Long Point and the Bay

Looking over the Inner Bay, Long Point
There are places on Earth where over thousand birds stage during migration and where birders and other experts flock to cherish this grand congregation, one of such places is Long Point. Situated in Lake Erie, Long Point Sand spit was created over the last 4,000 years due to the high shoreline availability of glacial till, strong winds, variations in climate, hydrological cycle and seiches. These forces continue to shape Long Point, the largest sandy peninsula (or Sand spit) on the Great Lakes.

Long Point’s Inner and Outer Bays and their associated marshes are one of the most biologically important areas – not only for resident birds but for migratory waterfowls of North America as well. This is because Long Point falls under the Atlantic flyway of migrating birds, providing them stopovers for feeding. One can easily guess why thousands of birds decide to stop at Long Point Bay – it is diverse in its floral and faunal diversity – from various aquatic plants and animals to diverse insects on land – this land is as rich in providing fuel for the migratory birds as it is to feed the resident song-birds. Long Point is well known for its waterfowls, but this often leads to ignorance in the minds of the nature enthusiasts who come to cherish the biodiversity at Long Point. Waterfowls and song-birds, some mammals such as Grey Fox and Badgers are on top of the food pyramid – what we easily miss out here is what supports this wildlife – the lesser-known creatures such as snakes, arachnids and insects.
Sedge Sprite - Nehalennia irene
Let’s dive into the Bay first. It is here that most waterfowls feed. Majority of the diet for some consists of aquatic plants – which are in sheer abundance. Some ducks feed on invertebrates in the water such as mollusks, crustaceans and insects – with insects being more diverse in water as they are on land. It is not surprising, therefore, to see migratory waterfowls staging here during fall. But there is more to Long Point than just sheer abundance of food. It is because of the geography of this place that makes it suitable for migration and resident fauna. Although Lake Erie is second most populated lake after Lake Michigan, thanks to the efforts of the Long Point Company, Long Point and the Bay was conserved for hunting in 1866. Also, the Big Creek watershed drains into the Bay, creating a rich wetland habitat. Besides this, thanks to the efforts of the government and locals for the extensive reforestation in early 1900s, the region is one of the best places for studying Carolinian life zones.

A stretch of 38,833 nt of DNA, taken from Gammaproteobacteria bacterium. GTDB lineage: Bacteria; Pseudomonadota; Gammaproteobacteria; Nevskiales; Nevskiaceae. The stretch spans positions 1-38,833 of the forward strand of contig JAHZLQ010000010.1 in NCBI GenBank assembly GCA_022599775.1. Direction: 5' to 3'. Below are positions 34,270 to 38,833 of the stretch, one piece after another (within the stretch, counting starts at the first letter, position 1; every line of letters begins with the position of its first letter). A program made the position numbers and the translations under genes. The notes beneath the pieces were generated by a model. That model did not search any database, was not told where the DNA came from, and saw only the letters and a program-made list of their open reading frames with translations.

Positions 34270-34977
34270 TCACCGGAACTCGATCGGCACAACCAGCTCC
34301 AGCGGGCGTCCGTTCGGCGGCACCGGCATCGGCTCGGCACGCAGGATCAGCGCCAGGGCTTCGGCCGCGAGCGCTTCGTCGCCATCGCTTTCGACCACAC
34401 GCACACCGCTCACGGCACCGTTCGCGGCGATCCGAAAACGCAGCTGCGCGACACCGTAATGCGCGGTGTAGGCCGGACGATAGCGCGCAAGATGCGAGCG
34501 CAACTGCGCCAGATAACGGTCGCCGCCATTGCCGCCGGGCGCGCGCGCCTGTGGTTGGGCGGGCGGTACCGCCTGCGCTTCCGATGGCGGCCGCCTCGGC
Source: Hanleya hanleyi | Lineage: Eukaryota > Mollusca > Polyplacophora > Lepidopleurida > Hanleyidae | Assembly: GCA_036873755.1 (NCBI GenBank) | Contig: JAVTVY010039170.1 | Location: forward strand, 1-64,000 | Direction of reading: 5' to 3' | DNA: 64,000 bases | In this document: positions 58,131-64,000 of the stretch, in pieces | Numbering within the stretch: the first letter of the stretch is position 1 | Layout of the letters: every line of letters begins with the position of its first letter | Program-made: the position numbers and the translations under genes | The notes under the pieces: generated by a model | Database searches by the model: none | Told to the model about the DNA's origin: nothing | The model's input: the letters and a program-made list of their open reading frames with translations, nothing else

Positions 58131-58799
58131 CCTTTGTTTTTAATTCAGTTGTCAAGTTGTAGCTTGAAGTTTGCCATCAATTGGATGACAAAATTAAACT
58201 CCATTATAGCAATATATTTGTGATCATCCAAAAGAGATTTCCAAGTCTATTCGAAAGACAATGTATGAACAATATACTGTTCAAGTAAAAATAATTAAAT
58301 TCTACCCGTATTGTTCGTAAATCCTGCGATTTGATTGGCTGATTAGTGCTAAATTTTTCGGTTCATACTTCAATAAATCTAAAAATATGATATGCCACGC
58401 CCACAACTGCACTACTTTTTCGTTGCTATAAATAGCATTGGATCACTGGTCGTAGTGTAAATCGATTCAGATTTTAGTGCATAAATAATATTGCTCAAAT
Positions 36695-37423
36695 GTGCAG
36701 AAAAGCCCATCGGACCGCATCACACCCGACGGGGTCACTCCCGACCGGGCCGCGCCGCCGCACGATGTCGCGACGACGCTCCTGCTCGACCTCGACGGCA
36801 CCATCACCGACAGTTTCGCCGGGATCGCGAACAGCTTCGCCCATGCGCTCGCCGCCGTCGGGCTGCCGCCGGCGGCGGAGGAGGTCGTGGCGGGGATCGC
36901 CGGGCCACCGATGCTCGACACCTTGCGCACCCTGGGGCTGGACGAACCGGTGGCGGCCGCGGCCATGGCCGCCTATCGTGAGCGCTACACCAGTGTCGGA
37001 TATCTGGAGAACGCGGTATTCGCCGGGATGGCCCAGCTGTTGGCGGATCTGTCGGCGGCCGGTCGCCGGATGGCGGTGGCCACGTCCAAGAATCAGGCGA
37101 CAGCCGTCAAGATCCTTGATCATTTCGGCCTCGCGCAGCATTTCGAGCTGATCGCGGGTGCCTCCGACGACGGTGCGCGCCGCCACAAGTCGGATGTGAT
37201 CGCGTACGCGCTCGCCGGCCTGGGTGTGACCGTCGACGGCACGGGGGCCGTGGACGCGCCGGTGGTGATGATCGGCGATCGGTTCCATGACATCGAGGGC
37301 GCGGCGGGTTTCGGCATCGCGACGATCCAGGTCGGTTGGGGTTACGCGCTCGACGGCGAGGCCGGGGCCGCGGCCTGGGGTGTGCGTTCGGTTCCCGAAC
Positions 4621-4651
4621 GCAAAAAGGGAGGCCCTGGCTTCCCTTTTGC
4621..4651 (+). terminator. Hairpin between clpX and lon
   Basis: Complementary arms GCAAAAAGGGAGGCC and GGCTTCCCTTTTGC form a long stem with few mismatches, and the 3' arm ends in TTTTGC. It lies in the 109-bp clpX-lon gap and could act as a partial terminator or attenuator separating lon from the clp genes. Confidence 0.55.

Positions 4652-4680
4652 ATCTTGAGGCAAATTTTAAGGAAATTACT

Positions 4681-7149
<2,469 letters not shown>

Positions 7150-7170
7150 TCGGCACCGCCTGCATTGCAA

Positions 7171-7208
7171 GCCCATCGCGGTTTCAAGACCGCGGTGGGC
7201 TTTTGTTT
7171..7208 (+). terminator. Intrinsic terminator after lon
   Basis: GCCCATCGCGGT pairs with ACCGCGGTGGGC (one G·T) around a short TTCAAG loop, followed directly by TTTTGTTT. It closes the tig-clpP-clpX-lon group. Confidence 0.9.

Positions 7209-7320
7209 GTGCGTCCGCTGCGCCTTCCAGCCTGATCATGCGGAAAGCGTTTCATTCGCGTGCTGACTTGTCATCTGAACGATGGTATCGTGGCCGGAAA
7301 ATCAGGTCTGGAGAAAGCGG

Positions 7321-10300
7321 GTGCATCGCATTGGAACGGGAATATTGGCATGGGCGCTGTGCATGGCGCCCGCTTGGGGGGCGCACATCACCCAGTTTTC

Wood Duck female with hatchlings and turtles peeping from the water
Today, with private and government maintained forests; we can study as well as cherish the beauty of this land throughout all seasons – from winter to summer. Long Point attracts a lot of tourists, but it is the efforts of NGOs and local communities who have helped protect this place from being deforested and exploited. NGOs such as Bird Studies Canada, Long Point Waterfowl and Long Point Bird Observatory have played a significant role in conservation of not only the wetlands, forests and birds, but indirectly the little residents such as invertebrates as well.
Song Sparrow, Melospiza melodia
It was at Long Point that I got my first break to explore the flora and fauna of Canada. After spending time trying to understand the scarce after-winter diversity of Medway Creek, I had the opportunity to study and work at Long Point Waterfowl, where I dove in the lake, ran after tiger beetles for hours, and observed this great biodiversity of Southwestern Ontario.

The insect diversity is as healthy as the birds at Long Point. From countless damselfly and dragonfly nymphs to various aquatic beetles and other insect larvae under water, and graceful butterflies like Tiger Swallowtails to little delicate ones such as Pearl Crescent, this sand haven is full of life during summer.

The bird life is stunningly beautiful as well – and not-so-hard to observe, as warblers go from every branch to branch, and through omnipresent grackles and black-birds, one can easily glance at the Ruby-throated Hummingbirds, or be lucky enough to see Bald Eagle fishing in the Bay.

The reptiles are everywhere, too – as Garter Snakes make their presence felt as one walks through the woods, one can easily see a Smooth Green Snake or the species-at-risk Hog-nose Snake as well.
Carolinian forest
Life is booming everywhere as summer passes by, as new flowers give way to other flowers, continuously changing the landscape. This biodiversity is what fascinates me more than anything else. Yet this superficial harmony of Long Point is full of conservation concerns. A major reason is road-kills, from a White-tailed deer to a Blanding’s Turtle – everyone is at risk. There are various active projects to minimize these losses, but what really needs to be done is caution the drivers, and if possible, patrol the road once in a while to rescue the animals.

I have been working for Long Point Waterfowl for my internship, which is almost at its end. But I will never forget the plethora of natural knowledge I gained in mere four months.

For more pictures and information, visit my online slideshow:

2 comments:

  1. Do the turtles prey on the little ducklings?

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  2. I think not, these are Painted Turtles which primarily feed on aquatic vegetation, insects and fish.

    ReplyDelete